Country Living Series

Monday, June 18, 2012

Planting corn

Yes, it's past mid-June and we're still planting the garden. This weekend I finally got the corn planted.

Not the popcorn, mind you, but regular sweet corn (heirloom, of course). We decided to plant it in the corral behind the barn, which is deep soil full of composted manure since the animals spend a lot of time there in the winter. We can shut gates and keep the beasties out, and it has the added advantage of being virtually weed-free.

But first it had to be prepped. Back in mid-May, when we still had the loan of our friend's tractor, Don hooked up our subsoiler and did some deep digging in the corral to churn up the soil.

He also brought in extra buckets-ful of composted manure, to work into areas which were a little thin.

There were also a couple of old tree stumps he wanted to get rid of. We chained one of them up and dragged it out...

...but the other was so rotten it fell apart, so we sort of bulldozed it out.

After he added a whole bunch of manure, we hooked up the cultivator and he tried to cultivate the corral.

But it was still too wet from the spring rains... we put the whole project on hold for a few weeks until things dried out.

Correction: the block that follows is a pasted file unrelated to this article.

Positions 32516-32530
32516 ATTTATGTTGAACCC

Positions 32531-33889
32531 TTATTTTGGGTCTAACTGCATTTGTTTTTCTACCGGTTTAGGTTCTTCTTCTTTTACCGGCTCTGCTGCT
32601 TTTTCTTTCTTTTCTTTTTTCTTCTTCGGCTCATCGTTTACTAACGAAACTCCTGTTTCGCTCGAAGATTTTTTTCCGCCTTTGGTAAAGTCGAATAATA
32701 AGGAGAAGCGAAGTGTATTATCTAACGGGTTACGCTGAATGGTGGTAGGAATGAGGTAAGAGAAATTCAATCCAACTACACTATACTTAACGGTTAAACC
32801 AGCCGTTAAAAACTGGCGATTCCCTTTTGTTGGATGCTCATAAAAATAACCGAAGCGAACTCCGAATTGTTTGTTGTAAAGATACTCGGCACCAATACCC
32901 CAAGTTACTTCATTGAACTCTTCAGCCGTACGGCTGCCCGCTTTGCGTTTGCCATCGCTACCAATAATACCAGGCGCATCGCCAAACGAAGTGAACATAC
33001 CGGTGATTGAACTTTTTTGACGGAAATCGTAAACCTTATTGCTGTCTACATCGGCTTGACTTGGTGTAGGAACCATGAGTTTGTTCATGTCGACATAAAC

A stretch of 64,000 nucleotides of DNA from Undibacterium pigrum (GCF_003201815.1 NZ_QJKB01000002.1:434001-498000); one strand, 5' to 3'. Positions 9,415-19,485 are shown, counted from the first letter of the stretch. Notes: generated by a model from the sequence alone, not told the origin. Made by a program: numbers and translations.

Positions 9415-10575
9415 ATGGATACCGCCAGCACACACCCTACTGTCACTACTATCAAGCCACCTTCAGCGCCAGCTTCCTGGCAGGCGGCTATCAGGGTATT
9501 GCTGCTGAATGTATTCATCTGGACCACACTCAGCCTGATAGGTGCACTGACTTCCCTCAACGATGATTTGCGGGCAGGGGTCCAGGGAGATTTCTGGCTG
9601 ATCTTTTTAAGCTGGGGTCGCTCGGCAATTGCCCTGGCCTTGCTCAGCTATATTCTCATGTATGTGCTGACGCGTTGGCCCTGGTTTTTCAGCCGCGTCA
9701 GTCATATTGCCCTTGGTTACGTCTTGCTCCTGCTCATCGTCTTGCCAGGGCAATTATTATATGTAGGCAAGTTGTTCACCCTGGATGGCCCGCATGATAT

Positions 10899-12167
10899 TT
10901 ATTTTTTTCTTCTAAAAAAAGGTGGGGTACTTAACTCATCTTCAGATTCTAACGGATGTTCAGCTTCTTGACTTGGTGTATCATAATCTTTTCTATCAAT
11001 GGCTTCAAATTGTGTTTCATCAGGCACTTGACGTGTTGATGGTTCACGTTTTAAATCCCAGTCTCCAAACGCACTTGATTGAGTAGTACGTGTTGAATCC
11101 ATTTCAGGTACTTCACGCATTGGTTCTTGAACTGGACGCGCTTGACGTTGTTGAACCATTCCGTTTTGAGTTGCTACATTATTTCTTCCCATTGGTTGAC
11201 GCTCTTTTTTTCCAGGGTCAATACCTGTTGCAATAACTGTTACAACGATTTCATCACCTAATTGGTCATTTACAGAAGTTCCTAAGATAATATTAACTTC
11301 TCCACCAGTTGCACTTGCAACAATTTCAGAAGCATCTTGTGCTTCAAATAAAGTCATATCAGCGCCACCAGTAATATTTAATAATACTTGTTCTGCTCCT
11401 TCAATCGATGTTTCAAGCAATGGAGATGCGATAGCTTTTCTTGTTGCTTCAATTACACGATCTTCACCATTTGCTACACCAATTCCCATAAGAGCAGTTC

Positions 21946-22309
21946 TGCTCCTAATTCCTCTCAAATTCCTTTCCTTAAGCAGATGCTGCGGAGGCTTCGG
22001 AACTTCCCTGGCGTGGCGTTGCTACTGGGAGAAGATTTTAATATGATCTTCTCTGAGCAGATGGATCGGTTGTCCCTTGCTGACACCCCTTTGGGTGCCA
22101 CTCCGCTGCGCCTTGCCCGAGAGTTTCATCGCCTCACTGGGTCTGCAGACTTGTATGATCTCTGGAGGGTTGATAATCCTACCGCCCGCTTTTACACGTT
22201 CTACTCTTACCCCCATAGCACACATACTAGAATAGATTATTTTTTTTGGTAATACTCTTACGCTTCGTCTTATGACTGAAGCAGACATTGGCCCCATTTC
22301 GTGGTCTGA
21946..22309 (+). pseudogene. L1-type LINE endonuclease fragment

Fast-forward to this past weekend. The kids were with their grandparents in Coeur d'Alene, and Don was out of town at a selling even. With a few rare days at home alone, I decided to concentrate on planting corn and otherwise working on the tire garden.

I started by soaking the seed corn in water for a few hours, to speed up germination.

Suddenly the corral seemed like a huge space, faced with the possibility of planting it all by myself.

But I set myself a goal to plant at least three rows at a time before taking a break to straighten up my aching back (from bending over).

Each row was 20 feet long, so that's 60 linear feet of planted corn at a time.

This pretty butterfly hovered nearby for over an hour.

The cows were curious too. "Whatcha doing? Can we help?"

I also had the company of my two favorite hens, Cinnamon...

...and Smokey.

These ladies are always my boon companions whenever I do any barn work. Thankfully their little chicken brains didn't compute that yummy edible corn was just under the surface.